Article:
"The World Cup overall is not a main goal for me this season. If I make the [World Cup] podium, it's cool, and if not, I want to prepare as well as possible for the Olympics. If everything works well, I'll be happy to win a medal in the Olympics. At the Olympics, you only get two or maybe three chances in your life."

The competition: Olympic vs non-Olympic years

In 2011, Jaroslav Kulhavy dominated the World Cup, but this year thus far, the world champion has not ridden as well. Other riders, like Schurter and Absalon and Stander, have proven stronger on the circuit.

When asked about what it was like to routinely get beaten by Kulhavy last year, Schurter said, "I was never focused on just Jaroslav. You have to do your job as well as possible. I think Jaroslav was stronger last year, but maybe all of us are stronger this year? It's hard to say."

"This year is like other years except everyone is focused on the Olympics. Everyone is trying his best - just like in other seasons. The level is like the years before. Sure everyone is trying to train a little better, but it's always a challenge. I would say the level is not higher in the Olympic season."

With a handful of athletes who can win a World Cup competing in all the major races, the season has produced some exciting major races so far.

"It's good for the sport that not just one of us is winning all the races now. We have quite a few riders that can win the big races now," said Schurter.

Olympics, take 2

In London, Schurter will be racing his second Olympic Games. He also raced in Beijing, where he won a bronze medal.

He trained on the Hadleigh Park cross country course once last year and once this year after the Houffalize World Cup. "It's a special track. It's 100 percent built on a farm. It's not too bad of a course. I hope it will be a nice race It's a course that's not too bad for me. There aren't any uphills that are too long and there are a lot of corners and short uphill sand short downhills. It will make it quite nervous. I'm looking forward to it."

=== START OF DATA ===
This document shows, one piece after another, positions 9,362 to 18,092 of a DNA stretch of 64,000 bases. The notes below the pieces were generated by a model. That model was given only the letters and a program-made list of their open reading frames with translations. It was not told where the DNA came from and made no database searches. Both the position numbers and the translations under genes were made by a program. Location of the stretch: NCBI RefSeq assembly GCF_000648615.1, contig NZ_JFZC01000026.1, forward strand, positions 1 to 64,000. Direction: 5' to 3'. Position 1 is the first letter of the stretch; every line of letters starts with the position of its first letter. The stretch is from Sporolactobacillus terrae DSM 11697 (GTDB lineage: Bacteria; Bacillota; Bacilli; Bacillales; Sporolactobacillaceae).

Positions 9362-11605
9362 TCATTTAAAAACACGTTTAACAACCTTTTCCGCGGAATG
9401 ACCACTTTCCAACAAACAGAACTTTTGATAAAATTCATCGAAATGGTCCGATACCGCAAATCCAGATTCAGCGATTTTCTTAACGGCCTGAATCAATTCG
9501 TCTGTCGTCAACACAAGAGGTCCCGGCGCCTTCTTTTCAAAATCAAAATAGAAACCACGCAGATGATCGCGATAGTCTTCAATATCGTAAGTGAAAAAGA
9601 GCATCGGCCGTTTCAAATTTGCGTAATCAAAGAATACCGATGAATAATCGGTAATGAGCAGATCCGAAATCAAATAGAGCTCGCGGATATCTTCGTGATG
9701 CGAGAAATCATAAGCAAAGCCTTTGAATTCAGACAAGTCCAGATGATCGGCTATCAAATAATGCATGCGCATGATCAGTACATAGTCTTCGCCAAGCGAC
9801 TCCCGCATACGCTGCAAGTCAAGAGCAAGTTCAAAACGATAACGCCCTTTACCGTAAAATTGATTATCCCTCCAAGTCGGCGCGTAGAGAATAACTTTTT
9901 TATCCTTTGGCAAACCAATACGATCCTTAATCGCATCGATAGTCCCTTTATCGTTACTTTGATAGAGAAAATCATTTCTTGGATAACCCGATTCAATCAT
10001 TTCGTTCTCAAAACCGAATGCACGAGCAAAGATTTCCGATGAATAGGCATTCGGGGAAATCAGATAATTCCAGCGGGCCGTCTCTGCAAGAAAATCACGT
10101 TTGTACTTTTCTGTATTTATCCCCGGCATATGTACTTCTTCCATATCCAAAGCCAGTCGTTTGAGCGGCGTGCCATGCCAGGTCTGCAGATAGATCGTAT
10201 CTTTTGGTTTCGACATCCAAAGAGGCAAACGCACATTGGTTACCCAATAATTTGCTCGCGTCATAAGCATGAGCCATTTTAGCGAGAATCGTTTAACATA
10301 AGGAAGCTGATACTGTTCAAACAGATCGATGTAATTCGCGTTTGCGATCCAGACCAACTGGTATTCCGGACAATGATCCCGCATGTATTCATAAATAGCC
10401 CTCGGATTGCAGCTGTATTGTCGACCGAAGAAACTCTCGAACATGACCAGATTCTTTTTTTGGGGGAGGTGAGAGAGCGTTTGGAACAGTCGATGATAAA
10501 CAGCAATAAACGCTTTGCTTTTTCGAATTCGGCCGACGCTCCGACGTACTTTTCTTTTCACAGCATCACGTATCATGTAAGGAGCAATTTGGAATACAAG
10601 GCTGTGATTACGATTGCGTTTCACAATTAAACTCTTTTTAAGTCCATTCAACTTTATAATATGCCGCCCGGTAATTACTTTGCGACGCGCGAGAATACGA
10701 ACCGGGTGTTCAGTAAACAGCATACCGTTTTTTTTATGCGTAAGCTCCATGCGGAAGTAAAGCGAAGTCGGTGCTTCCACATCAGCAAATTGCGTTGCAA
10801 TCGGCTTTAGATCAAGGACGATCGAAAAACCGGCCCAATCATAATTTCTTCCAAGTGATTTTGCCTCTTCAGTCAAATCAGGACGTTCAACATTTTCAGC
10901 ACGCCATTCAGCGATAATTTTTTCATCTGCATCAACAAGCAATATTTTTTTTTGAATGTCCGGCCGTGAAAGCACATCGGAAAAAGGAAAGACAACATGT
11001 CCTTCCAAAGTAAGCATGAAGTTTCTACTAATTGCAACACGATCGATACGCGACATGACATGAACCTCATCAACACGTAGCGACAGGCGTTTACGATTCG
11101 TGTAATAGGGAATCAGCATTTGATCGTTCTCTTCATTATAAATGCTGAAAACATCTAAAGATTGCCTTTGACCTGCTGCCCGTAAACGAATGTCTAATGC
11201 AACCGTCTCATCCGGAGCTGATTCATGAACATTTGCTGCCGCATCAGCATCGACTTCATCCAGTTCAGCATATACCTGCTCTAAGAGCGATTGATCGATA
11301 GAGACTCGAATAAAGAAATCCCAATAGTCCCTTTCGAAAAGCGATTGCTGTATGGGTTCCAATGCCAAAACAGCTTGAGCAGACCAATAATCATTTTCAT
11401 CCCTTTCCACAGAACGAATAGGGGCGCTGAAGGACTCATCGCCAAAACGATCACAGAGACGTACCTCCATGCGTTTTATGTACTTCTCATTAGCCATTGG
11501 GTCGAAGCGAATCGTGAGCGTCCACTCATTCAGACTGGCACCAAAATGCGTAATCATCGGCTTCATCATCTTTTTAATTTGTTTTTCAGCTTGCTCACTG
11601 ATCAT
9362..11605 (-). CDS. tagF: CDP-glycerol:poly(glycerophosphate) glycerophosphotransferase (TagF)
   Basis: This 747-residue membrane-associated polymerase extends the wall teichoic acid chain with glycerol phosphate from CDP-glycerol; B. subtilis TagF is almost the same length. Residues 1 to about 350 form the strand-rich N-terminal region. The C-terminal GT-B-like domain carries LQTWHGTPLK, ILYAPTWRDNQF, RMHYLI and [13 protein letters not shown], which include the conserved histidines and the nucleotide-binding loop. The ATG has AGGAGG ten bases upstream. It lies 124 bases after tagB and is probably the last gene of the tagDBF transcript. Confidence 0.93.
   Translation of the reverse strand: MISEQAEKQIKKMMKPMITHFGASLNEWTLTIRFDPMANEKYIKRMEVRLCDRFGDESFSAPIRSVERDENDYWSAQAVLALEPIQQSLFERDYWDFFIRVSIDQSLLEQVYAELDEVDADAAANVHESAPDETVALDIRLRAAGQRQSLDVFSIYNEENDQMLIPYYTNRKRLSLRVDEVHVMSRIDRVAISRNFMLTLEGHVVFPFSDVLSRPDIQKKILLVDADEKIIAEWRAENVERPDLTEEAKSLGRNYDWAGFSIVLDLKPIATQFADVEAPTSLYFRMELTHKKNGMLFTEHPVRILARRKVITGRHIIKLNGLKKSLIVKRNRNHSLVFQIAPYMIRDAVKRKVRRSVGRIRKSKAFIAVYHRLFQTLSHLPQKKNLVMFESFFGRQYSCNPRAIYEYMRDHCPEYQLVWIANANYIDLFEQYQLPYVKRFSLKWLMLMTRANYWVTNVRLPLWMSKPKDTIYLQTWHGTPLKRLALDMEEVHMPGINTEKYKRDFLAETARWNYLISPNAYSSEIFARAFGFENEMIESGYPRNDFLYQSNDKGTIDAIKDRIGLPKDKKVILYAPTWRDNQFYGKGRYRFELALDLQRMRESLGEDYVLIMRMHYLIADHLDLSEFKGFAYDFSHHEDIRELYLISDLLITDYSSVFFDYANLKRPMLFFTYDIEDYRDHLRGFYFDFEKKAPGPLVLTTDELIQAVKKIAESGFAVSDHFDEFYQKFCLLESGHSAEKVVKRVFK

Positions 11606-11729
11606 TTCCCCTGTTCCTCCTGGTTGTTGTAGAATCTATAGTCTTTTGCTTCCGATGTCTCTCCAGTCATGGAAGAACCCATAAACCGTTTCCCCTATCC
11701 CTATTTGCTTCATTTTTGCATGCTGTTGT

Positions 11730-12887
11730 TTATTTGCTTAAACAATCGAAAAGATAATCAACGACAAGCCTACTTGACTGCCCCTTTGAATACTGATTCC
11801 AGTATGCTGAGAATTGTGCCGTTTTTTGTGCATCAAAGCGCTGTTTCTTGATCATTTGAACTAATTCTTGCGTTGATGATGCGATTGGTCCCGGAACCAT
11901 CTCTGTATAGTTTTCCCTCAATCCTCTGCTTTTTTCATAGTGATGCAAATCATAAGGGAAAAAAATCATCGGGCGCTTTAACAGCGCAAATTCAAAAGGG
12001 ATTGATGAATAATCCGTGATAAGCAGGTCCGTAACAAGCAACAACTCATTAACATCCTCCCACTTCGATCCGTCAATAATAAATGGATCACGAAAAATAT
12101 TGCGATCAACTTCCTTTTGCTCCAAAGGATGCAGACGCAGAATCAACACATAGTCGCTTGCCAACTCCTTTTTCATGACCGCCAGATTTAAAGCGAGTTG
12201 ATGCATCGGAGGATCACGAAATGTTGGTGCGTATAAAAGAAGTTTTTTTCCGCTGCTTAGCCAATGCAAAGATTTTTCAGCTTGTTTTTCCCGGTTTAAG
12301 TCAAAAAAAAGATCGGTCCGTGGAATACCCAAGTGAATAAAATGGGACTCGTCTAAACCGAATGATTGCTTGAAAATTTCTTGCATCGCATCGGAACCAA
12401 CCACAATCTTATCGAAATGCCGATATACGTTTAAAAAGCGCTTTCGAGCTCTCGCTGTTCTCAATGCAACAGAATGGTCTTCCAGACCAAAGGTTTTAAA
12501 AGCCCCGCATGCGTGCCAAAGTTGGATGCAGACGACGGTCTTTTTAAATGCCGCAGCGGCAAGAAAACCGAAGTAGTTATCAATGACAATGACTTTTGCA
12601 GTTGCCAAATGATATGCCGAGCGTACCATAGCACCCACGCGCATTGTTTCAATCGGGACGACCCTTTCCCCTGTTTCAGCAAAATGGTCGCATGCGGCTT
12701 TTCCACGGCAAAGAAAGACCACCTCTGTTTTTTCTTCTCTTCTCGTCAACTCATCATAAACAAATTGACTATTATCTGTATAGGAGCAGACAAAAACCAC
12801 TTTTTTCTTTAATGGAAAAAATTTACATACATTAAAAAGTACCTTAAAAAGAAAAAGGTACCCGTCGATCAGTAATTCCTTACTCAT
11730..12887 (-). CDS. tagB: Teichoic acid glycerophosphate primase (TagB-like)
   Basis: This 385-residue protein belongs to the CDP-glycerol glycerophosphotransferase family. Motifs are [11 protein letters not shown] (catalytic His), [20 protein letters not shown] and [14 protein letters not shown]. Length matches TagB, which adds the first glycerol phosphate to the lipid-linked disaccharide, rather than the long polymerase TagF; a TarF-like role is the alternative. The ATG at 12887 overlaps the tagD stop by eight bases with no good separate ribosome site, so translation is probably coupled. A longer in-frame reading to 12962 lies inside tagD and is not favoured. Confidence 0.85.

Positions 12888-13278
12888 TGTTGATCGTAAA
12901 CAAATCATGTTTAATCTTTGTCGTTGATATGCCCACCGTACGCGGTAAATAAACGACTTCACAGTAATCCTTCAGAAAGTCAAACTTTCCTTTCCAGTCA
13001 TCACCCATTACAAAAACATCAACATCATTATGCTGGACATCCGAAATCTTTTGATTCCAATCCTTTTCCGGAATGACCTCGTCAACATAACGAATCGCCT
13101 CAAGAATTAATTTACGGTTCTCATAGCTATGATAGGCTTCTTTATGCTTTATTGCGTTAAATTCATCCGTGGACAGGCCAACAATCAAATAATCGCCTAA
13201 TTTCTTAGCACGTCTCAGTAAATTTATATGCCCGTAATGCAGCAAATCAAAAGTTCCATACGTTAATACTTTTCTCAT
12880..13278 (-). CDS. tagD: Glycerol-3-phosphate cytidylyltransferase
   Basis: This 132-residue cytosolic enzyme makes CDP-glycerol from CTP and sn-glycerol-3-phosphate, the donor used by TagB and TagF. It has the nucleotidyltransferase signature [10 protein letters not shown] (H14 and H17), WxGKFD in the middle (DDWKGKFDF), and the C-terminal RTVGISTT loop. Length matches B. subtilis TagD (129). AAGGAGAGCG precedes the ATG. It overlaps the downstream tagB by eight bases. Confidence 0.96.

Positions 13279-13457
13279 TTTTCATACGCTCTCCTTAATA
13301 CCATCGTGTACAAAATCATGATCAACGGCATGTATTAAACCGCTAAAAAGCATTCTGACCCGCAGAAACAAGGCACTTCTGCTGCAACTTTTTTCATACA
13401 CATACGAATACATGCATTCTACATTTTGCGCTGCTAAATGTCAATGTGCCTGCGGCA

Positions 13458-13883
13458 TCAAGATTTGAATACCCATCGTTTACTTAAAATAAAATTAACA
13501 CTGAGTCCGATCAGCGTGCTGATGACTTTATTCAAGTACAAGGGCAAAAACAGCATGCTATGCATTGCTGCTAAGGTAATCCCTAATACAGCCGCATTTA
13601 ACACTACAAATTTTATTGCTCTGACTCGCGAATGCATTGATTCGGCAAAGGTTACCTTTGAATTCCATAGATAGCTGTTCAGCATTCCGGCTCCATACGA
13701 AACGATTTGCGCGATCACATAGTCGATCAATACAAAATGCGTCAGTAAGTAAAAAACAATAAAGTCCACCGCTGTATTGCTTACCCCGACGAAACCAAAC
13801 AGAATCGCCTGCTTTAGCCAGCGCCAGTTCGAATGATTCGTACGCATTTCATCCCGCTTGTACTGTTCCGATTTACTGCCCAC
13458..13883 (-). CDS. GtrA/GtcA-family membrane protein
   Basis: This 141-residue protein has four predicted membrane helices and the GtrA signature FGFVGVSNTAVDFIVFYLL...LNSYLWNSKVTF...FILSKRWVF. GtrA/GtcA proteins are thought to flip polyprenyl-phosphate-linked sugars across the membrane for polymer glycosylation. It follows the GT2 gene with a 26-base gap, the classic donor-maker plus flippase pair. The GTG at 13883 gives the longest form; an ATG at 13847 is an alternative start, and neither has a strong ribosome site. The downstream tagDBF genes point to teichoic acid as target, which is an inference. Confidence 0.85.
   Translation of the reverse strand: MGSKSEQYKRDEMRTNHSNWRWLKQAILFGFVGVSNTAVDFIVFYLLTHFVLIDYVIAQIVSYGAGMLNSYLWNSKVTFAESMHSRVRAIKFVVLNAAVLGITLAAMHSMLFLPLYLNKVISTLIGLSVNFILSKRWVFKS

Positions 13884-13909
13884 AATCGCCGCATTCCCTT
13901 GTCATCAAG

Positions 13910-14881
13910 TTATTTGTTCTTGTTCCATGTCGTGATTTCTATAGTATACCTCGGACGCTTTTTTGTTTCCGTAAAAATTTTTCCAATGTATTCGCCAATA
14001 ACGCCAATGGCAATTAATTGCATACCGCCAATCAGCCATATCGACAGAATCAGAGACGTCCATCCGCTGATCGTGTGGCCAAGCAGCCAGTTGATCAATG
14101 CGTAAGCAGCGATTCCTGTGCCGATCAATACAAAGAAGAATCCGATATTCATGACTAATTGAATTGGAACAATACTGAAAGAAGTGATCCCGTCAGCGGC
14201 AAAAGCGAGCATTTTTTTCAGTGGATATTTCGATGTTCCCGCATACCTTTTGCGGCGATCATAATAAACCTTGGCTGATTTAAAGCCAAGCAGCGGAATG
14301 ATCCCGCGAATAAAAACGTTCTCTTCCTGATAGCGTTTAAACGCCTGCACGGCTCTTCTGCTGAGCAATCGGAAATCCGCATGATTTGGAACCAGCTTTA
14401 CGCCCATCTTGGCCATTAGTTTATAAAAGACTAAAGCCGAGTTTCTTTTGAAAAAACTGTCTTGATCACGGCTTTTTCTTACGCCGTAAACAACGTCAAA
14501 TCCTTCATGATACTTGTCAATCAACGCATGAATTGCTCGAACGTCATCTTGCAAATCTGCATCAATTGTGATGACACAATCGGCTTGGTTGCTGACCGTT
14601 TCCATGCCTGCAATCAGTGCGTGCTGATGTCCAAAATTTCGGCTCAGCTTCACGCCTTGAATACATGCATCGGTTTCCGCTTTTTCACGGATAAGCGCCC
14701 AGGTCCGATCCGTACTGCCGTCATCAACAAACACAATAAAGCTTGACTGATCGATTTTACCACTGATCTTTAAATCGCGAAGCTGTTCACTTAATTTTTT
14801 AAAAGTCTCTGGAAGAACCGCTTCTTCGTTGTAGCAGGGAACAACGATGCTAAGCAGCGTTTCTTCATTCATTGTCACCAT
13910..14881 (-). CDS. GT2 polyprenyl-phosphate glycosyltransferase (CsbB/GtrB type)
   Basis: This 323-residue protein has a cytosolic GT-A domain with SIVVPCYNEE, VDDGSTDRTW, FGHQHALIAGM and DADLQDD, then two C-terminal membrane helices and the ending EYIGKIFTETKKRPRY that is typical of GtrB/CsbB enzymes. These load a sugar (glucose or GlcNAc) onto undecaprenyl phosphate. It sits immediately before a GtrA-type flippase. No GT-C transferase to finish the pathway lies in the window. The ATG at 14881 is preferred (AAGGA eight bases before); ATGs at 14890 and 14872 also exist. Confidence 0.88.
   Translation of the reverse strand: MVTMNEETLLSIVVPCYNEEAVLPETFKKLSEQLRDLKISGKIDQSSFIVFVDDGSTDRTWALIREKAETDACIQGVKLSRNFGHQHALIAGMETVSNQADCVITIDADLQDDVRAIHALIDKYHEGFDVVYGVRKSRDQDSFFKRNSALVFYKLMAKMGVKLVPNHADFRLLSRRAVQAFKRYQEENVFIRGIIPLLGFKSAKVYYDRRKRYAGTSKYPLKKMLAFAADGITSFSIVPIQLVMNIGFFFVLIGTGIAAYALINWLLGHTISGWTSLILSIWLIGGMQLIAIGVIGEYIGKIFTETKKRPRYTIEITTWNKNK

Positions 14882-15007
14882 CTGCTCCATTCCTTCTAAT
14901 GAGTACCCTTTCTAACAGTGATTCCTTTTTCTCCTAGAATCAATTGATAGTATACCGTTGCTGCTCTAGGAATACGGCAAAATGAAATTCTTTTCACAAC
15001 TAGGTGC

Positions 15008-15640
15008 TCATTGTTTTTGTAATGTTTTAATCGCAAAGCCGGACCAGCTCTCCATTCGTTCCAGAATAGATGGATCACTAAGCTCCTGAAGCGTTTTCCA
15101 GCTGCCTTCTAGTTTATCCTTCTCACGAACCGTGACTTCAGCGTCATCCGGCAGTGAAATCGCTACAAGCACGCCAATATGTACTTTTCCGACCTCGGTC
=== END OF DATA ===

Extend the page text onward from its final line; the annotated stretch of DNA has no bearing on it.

Prior Olympic experience should pay off for Schurter, who said, "The Olympics are special for an athlete. It's a huge event. You get there and you have to be careful you don't lose your focus on your main goal. You see so many athletes, and it's dangerous to lose focus and not prepare as well as for other races. It's nice that I already had that experience. It will make it easier this time."

Schurter is part of the Swiss powerhouse team that also includes his Scott Swisspower teammate Florian Vogel and Multivan Merida's Ralph Naef. Making the Swiss Olympic team is a goal in itself, given that the nation produces so much mountain bike talent.

On the big day in London, Schurter may benefit from having Vogel in particular on the Swiss team. "Us being teammates will play a role depending on the situation in the race. There are situations where we can help each other. We don't have an order - who has to help whom. If the situation is there and we can help a teammate, we will. We don't go into it with a strategy to ride for a certain person."

The Swiss secret to success

Cyclingnews asked Schurter why there were so many good racers from Switzerland. He offered several reasons. "Switzerland is the perfect country to ride your mountain bikes. We have good trails and one of the biggest hiking trail networks, and you can ride on those trails. Everywhere you want to go, you can follow the hiking trails and ride technical stuff. I think that's why we are technically so strong."

"We have a good Cup in Switzerland in which young riders can compete from age seven through pros. Switzerland is quite small, so we have eight races and if you live in the center, you're never more than two to three hours from any of the races. The kids can race good races close to their hometowns."

"The kids have some pros that they can follow. It started with Thomas Frischknect, then Christoph Sauser, then Ralph Naef." Some cycling fans might add Schurter's name to that list soon if they haven't already.

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Sue George is an editor at Cyclingnews.  She coordinates all of the site's mountain bike race coverage and assists with the road, 'cross and track coverage.